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Basic garment pattern generation using geometric modeling method
Sungmin Kim
Faculty of Applied Chemical Engineering, Chonnam National University, Kwangju, South Korea, and

Basic garment pattern generation 7
Received January 2006 Revised July 2006 Accepted July 2006

Chang Kyu Park
Department of Textile Engineering, Konkuk University, Seoul, South Korea
Abstract
Purpose – The generation of individually fit basic garment pattern is one of the most important steps in the garment-manufacturing process. This paper seeks to present a new methodology to generate basic patterns of various sizes and styles using three-dimensional geometric modeling method. Design/methodology/approach – The geometry of a garment is divided into fit zone and fashion zone. The geometry of fit zone is prepared from 3D body scan data and can be resized parametrically. The fashion zone is modeled using various parameters characterizing the aesthetic appearance of garments. Finally, the 3D garment model is projected into corresponding flat panels considering the physical properties of the base material as well as the producibility of the garment. Findings – The main findings were geometric modeling and flat pattern generation method for various garments. Originality/value – Parametrically deformable garment models enable the design of garments with various size and silhouette so that designers can obtain flat patterns of complex garments before actually making them. Also the number and direction of darts can be determined automatically considering the physical property of fabric. Keywords Geometry, Modelling, Garment industry, Fashion design Paper type Research paper

Introduction Three-dimensional computer-aided design has become one of the most indispensable elements in modern industries. It is very difficult to find any design process that is not aided by CAD systems in traditional manufacturing processes of machinery, aircraft, and watercraft and most engineers take it for granted nowadays (Lee, 1999). Of course, such a trend is steadily spreading over garment industries. However, 2D CAD systems are still prevalent and therefore 3D design of garment is difficult. This is partly because of the difficulties in mathematical modeling of the fabric material that. However, a more significant problem is that designers and pattern makers do not think the CAD method to be better than the conventional manual method (Stjepanovic, 1995, Aldrich, 1992). Although such a phenomenon has always been with the initial development period of other purpose CAD systems, it is more serious as well as natural in garment industry because the quality evaluation of the product depends more on human aesthetic sense than on the optimum physical performance. Certainly, there are garments that need functionality more than the aesthetic appearance such as tight-fitting underwear or protective garments, CAD systems will be powerful tools in designing and manufacturing such mass-customized high-functional garments.

International Journal of Clothing Science and Technology Vol. 19 No. 1, 2007 pp. 7-17 q Emerald Group Publishing Limited 0955-6222 DOI 10.1108/09556220710717017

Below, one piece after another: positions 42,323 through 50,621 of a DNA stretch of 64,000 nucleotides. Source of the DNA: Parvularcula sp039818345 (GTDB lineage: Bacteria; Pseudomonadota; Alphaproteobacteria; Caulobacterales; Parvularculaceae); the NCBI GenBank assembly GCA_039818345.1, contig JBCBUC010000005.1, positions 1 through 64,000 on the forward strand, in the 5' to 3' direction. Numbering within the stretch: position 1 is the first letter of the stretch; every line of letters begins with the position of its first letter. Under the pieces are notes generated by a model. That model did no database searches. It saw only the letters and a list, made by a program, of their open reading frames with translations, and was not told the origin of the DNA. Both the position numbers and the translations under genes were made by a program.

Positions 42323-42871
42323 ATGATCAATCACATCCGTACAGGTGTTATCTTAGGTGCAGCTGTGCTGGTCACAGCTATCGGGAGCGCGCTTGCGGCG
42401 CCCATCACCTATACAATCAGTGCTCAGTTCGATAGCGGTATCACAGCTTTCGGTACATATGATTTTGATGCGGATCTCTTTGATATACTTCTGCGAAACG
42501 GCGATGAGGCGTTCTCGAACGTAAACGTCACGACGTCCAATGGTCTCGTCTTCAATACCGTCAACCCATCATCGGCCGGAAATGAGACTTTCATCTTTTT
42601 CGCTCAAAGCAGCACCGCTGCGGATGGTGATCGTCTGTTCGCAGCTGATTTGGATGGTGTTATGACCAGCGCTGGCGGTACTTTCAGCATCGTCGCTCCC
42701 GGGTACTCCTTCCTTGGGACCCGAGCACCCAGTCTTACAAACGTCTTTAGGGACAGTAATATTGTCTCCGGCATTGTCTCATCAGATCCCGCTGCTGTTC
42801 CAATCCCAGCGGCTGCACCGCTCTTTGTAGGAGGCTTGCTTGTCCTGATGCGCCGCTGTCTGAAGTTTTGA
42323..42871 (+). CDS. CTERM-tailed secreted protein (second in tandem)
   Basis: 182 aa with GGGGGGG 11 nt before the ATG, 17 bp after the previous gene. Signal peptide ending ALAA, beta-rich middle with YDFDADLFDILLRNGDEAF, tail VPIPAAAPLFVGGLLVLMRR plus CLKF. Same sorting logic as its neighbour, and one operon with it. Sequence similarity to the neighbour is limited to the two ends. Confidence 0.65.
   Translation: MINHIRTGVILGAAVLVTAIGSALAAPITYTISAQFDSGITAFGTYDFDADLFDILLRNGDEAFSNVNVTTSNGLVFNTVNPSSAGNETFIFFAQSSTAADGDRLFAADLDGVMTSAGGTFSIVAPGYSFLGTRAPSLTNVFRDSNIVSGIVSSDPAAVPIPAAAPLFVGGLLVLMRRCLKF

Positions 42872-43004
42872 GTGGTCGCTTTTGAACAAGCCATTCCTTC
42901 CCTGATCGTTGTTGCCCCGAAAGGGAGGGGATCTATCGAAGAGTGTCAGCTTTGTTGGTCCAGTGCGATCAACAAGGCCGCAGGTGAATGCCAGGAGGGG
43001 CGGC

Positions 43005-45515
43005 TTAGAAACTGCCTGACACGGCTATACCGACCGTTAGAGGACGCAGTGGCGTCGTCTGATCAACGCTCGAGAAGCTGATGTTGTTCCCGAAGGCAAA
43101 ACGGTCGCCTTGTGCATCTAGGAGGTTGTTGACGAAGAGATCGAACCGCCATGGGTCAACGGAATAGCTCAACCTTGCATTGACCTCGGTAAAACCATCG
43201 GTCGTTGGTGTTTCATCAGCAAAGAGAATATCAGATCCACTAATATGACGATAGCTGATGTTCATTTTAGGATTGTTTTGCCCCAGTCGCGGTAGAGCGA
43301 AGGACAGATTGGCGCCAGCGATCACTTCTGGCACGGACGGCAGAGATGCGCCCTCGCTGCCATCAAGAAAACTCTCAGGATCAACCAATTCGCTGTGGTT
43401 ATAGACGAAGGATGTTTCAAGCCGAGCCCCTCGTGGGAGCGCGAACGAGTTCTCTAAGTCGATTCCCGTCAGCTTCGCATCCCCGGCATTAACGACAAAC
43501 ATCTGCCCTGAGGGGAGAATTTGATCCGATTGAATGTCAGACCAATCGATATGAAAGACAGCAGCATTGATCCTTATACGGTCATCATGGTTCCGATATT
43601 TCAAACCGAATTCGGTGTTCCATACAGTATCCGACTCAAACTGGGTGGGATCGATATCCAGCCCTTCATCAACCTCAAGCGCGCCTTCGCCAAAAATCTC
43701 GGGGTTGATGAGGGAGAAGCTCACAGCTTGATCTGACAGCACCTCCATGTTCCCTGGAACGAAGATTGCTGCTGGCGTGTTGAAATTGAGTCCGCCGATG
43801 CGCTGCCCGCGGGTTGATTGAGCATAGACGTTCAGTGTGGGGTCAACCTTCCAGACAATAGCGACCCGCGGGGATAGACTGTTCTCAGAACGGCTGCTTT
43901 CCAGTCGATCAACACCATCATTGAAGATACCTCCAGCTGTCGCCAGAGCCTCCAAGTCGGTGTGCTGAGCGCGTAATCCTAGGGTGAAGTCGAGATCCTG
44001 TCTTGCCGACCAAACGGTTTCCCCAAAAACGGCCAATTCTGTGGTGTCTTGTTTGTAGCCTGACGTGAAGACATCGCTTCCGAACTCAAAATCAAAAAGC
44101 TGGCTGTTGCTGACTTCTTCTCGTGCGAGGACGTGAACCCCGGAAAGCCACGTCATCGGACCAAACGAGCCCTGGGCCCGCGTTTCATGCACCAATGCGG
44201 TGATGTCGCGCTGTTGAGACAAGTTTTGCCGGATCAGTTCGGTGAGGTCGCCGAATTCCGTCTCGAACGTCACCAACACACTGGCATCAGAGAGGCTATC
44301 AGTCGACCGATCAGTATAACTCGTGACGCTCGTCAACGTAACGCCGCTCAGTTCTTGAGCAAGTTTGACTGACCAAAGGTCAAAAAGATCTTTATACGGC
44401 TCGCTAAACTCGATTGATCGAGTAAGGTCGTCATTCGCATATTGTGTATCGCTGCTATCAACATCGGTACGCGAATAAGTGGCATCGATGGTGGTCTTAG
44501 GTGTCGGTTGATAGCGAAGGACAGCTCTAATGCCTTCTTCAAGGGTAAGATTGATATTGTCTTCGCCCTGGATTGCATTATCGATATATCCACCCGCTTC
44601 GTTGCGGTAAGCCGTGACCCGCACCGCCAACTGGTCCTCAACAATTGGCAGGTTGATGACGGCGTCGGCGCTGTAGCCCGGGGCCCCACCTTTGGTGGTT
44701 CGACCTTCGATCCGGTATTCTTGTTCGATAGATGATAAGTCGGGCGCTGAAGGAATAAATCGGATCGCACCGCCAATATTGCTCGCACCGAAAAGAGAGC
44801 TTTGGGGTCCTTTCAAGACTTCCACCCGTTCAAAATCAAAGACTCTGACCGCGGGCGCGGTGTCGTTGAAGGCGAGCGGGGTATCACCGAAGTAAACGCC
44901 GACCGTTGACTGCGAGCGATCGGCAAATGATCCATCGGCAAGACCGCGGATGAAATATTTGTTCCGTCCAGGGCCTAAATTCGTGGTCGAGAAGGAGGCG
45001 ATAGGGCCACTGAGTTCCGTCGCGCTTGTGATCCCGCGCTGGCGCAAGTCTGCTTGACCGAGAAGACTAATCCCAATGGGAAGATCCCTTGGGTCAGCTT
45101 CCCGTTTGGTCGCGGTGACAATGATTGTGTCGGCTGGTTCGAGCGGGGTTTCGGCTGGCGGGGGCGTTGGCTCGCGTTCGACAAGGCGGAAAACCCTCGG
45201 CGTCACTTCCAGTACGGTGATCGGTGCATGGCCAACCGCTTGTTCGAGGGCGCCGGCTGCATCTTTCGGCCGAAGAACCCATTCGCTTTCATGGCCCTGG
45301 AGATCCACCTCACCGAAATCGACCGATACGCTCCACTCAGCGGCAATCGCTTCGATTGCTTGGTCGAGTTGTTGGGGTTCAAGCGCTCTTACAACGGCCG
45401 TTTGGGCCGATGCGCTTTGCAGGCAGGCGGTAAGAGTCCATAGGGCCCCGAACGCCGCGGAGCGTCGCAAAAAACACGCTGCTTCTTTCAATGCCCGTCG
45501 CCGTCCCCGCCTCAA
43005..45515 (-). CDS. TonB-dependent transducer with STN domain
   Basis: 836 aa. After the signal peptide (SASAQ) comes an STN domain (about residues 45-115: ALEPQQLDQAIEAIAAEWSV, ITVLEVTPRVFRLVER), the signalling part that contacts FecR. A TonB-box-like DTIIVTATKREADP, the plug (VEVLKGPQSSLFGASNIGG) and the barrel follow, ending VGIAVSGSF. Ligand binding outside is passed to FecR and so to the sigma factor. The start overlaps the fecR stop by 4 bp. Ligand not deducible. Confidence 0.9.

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There are two major basic pattern generation methods in conventional garment design. One is the flat pattern process, where patterns are designed two-dimensionally and the other is the 3D draping method, where a flat fabric is directly formed into a garment on a mannequin. Although it is more difficult to get garment patterns by the latter method, it is more appropriate to make well-fit patterns than the former method and recent studies on automatic pattern generation have focused on the latter method. In that case, some cut lines called as darts are necessary if the garment has undevelopable patches. McCartney et al. tried to develop 3D surfaces using darts and to implement such techniques into pattern generation (McCartney et al., 1999; Collier and Collier, 1990; Heisey et al., 1990a,b). However, full 3D human body data were not easily accessible then that it was difficult to make practical garment patterns. Recently, due to the advancement in non-contact measurement technology, 3D body data became affordable and many studies have been made on this topic (McCartney et al., 2000; Daanen and Water, 1998; Au and Yuen, 1999; Paquette, 1996). Kim et al. tried to generate garment patterns by combining the 3D data of body and garment model. They also developed an interactive pattern design system using a parametrically deformable body model made from the 3D body scan data (Kim and Park, 2004; Kim and Kang, 2002). However, there have been some problems that it is difficult to get the ideal shape of garment by such methods and only the basic patterns can be obtained. In this study, a garment is divided into two zones, one for fit zone and the other for fashion zone. The fit zone is modeled by digitizing the body scan data so that it can provide optimum fit as well as the ideal shape of the garment. The fit zone can be reshaped and resized using basic anthropometric parameters that various sized fit zone can be modeled from a single body scan data. The fashion zone is modeled using parameters that determine the aesthetic appearance of the garment that users can design garments with various silhouette intuitively. Finally, a flat pattern projection algorithm was developed to make flat pattern pieces from three-dimensionally modeled garment considering the physical properties as well as the producibility of fabric. Fit zone modeling Interactive modeling of fit zone from 3D body data A garment can be divided into two zones to facilitate the 3D pattern generation. One is the fit zone, and the other is the fashion zone. The fit zone of a garment is in direct contact with the body surface and is responsible for the comfort of a garment that it must be designed to correctly reflect the shape of underlying body. In our previous research, the fit zone was modeled automatically from the body scan data, however, it was somewhat difficult to get a desirable shape of the fit zone with this method especially for slacks (Kim and Park, 2004; Kim and Kang, 2002). In this study, a fit zone was modeled by capturing and reconstructing the quadrilateral gird structure marked on the surface of a mannequin using a multi-joint coordinate measurement system as shown in Figure 1. The surface model of a fit zone was constructed as a B-Spline surface taking the measured grid points as their control points as shown in Figure 2. The shape of fit zone was then refined to have a smooth shape by adjusting the position of each control point manually. Zebra striping technique was applied to verify the smoothness of the surface visually as shown in Figure 2. Some examples of the fit zones prepared by this method are shown in Figure 3.